maya: writing about tax reform is brought in the base, lower the rate, and take some of that money to close the budget deficits. the tax base is swiss cheese. we have so many expenditures, credits, deductions -- they are incredibly popular. we need to broaden the tax base, but when you see that means a homeowner interested action, it is not so popular anymore. there is significantly over $1 trillion in lost revenue at year. that is a lot of money we could make up by getting rid of a bunch of the tax breaks that get no oversight. they are regressive. they pay people to do things they would be doing anyhow. they are not shocked or in ways that are thoughtful, and we never look back over them. it is difficult to do. some of us came up with a plan that says if you cannot go through them one by one and make reforms, at least think about capping them.
so limit tax breaks, relative to income, that people can get. that there would only be x amount of your income in terms of x amount of dollars. while i think there are a lot of things we have to do to reform the corporate inform tax, i think we have to think of different revenue sources the country needs. i love the progressive consumption tax. i think taxing more of what you do not want to consider what you do want is a smart thing. consumption taxes can make sense, but they are regressive. so progressive consumption taxes, which are difficult to create but are nicer design. it is long overdue in this country. i think there are a lot of places we could go. the goal should be to increase the competitiveness. taxing the things we want to
tax. and raise revenue. alice: i agree. let me underlying a couple of points. one is yes, the tax base is swiss cheese. and there are a few egregious things that ought to be fixed, like calling the income of hedge fund managers "carried interest," which is some kind of expense that should not be taxed. that is ridiculous. it would help a little on the equality problem. but there are actually only a few deductions that make a lot of difference. deductions, exclusions. one of them maya has mentioned, the home mortgage deduction. it is a deduction, not a credit. so the higher your income, the
larger your mortgage, the more it benefits you. that is ridiculous. we just went through a period in which we grossly overbilled high and housing in part because we subsidized it so much the the tax code. it does not mean we should not encourage homeownership, but you could convert it to a credit towards tax and design it so that it was not so costly and it benefited middle income people more and high income people less. that is a good idea. the other big one is the exclusion of your employer's health benefits from your income. which is a big incentive, to say, "i want generous health insurance from my employer, because it is not taxed, and i would rather have that than wages." that is very unfortunate. because it leads to overconsumption of health care. and, the people who benefit from that are the same people. high earners, particularly people who work for big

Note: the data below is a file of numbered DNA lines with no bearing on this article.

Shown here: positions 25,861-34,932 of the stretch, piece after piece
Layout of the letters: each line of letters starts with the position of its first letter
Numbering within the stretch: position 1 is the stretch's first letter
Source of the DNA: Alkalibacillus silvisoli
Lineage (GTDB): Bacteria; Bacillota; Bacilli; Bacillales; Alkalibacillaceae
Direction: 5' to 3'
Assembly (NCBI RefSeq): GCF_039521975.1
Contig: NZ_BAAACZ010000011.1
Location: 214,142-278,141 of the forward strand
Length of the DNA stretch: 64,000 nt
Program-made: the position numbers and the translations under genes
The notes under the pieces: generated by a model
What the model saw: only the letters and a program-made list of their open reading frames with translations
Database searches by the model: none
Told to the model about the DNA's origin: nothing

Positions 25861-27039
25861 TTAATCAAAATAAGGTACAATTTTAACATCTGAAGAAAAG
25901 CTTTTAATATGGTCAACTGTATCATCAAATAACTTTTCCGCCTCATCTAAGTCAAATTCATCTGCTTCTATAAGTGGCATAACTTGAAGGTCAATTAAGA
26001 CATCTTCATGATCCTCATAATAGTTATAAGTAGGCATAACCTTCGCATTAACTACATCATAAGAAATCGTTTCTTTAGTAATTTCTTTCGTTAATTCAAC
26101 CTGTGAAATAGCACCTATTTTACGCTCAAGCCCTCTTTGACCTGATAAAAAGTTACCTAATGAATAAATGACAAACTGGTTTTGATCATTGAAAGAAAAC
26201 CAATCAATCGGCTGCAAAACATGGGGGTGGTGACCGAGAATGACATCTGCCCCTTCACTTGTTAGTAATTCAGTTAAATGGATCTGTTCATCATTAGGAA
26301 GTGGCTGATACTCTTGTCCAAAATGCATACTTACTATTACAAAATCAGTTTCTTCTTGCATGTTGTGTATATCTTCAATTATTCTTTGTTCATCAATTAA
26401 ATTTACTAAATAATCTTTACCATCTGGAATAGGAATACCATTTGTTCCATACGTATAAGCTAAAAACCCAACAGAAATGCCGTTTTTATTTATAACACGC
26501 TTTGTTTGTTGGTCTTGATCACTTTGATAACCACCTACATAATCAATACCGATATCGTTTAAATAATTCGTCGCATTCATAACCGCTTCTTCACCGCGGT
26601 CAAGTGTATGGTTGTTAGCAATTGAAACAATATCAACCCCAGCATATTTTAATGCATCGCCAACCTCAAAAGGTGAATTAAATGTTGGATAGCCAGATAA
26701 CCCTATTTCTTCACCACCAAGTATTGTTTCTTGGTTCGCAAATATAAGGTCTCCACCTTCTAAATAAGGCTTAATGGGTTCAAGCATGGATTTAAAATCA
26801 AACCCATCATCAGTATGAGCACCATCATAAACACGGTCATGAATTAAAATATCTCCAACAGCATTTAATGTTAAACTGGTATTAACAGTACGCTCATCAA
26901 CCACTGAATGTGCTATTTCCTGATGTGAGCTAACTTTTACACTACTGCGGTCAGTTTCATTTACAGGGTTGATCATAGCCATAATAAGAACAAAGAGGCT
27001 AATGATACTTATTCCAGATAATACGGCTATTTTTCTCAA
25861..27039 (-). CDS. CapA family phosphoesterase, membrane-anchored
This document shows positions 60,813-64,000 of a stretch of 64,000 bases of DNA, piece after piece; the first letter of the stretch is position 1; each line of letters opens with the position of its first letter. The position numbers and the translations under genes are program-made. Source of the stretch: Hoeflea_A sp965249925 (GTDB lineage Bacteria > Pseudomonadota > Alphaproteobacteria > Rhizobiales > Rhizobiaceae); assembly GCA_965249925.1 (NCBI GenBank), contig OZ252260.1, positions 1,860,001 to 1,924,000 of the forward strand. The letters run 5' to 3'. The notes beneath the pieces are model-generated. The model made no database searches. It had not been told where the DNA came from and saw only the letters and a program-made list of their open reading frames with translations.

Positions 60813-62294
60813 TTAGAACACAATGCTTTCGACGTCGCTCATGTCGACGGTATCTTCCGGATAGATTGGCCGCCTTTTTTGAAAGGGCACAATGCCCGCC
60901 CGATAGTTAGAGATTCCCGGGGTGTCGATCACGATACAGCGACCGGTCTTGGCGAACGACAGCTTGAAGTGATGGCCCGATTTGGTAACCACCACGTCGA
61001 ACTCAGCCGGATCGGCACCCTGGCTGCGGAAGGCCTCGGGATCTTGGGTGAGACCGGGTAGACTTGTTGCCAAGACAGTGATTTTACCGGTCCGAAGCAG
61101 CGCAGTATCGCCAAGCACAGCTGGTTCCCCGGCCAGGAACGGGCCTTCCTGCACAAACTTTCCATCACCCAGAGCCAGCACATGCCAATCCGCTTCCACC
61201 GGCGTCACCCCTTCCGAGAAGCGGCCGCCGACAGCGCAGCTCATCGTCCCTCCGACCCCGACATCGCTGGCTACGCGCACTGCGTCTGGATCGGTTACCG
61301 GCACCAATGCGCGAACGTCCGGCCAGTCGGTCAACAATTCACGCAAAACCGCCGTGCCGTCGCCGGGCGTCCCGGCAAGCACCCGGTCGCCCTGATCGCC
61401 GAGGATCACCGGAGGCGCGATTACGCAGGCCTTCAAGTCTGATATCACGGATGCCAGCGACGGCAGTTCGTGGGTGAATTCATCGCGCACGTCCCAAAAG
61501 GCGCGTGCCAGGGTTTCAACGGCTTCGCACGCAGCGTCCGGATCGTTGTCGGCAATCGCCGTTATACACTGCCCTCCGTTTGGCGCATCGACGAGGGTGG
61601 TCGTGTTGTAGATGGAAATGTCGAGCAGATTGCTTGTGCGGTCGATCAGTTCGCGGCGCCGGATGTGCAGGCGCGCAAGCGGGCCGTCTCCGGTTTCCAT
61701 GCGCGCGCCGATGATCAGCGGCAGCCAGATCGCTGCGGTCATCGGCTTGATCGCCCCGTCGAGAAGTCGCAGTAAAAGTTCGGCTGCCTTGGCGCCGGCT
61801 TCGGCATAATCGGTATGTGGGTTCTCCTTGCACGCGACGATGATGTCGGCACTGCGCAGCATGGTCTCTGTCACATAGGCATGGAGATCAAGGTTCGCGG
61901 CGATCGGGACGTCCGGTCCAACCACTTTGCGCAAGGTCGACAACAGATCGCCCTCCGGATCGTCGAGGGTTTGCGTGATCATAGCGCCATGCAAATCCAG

corporations. so gradually phasing out that exclusion would make a lot of sense. gradually phasing out that exclusion would make a difference. my co-panelists and speakers today and thank all of you for being here today, i will briefly answer this last question about who might be secretary of defense. i am going to come to somebody else on the stage to might he, or at least i think so.
people talk at under secretary of defense michele flournoy who womanbe the first secretary of defense. i believe she would be an serious choice. -- carter i think is doing a good job where he is. president clinton that might choose to stay with the first situation a end of she doesn't want up with either of those two choices, the guy to my far right here today would be a pretty the choice. take you all form being here. [applause]
the affordable care act, the following agenda for congress, and politics. -- newsmakers today at 10:00 on c-span.00 p.m. >> democratic presidential candidate hillary clinton and feist presidential candidate tim kaine layout their plans for the economy. steinreen candidate jill speaks from the warehouse the detroit. into gary johnson continues in as tour, stopping at university in iowa. watch on c-span a end c-span.org. of, the continuing impact agent orange and the other toxic chemicals in vietnam and laos years after their usage.
talking about the work helping andle with worst effects deformities sprayed with agent orange in those areas. >> good afternoon everyone. partnerships of for international strategies in asia which is a program of the elliott school of international george here at washington university. i am pleased to welcome you all this afternoon as well is the audience at c-span. it is an important issue and i am very glad that you are here. this is a timely session i would say, living with the 50sequences of agent orange
years later. an update on the situation from the war legacies project. decades,two collaborating with research institutions, government agencies, and civil society organizations to address emerging problems in international affairs. this includes climate change, human security. also the consequences of war and conflict prevention. for our work in southeast asia, i would like to acknowledge the role the foundation has played in supporting those, particularly with respect to southeast asian issues.